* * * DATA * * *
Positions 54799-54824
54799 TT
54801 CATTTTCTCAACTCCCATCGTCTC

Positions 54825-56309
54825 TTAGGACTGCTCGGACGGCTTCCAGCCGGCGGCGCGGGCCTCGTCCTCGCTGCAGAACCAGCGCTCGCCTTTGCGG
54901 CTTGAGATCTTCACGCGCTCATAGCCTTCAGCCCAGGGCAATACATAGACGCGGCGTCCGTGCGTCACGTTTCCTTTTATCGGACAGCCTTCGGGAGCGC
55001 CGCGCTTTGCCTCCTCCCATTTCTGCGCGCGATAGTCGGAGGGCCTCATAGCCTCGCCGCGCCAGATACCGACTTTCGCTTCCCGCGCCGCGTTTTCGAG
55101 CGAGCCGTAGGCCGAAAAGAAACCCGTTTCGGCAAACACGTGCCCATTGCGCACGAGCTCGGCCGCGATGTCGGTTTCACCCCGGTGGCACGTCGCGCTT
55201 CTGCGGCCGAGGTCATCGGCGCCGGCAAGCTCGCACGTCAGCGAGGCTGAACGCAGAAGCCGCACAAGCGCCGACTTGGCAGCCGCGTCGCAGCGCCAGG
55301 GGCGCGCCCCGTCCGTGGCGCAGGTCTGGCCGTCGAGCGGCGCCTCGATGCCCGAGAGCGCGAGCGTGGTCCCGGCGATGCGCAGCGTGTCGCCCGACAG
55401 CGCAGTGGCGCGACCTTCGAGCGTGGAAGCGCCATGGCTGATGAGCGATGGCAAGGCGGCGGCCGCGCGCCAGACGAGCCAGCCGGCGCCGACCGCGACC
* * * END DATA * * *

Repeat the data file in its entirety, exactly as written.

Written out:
Positions 54799-54824
54799 TT
54801 CATTTTCTCAACTCCCATCGTCTC

Positions 54825-56309
54825 TTAGGACTGCTCGGACGGCTTCCAGCCGGCGGCGCGGGCCTCGTCCTCGCTGCAGAACCAGCGCTCGCCTTTGCGG
54901 CTTGAGATCTTCACGCGCTCATAGCCTTCAGCCCAGGGCAATACATAGACGCGGCGTCCGTGCGTCACGTTTCCTTTTATCGGACAGCCTTCGGGAGCGC
55001 CGCGCTTTGCCTCCTCCCATTTCTGCGCGCGATAGTCGGAGGGCCTCATAGCCTCGCCGCGCCAGATACCGACTTTCGCTTCCCGCGCCGCGTTTTCGAG
55101 CGAGCCGTAGGCCGAAAAGAAACCCGTTTCGGCAAACACGTGCCCATTGCGCACGAGCTCGGCCGCGATGTCGGTTTCACCCCGGTGGCACGTCGCGCTT
55201 CTGCGGCCGAGGTCATCGGCGCCGGCAAGCTCGCACGTCAGCGAGGCTGAACGCAGAAGCCGCACAAGCGCCGACTTGGCAGCCGCGTCGCAGCGCCAGG
55301 GGCGCGCCCCGTCCGTGGCGCAGGTCTGGCCGTCGAGCGGCGCCTCGATGCCCGAGAGCGCGAGCGTGGTCCCGGCGATGCGCAGCGTGTCGCCCGACAG
55401 CGCAGTGGCGCGACCTTCGAGCGTGGAAGCGCCATGGCTGATGAGCGATGGCAAGGCGGCGGCCGCGCGCCAGACGAGCCAGCCGGCGCCGACCGCGACC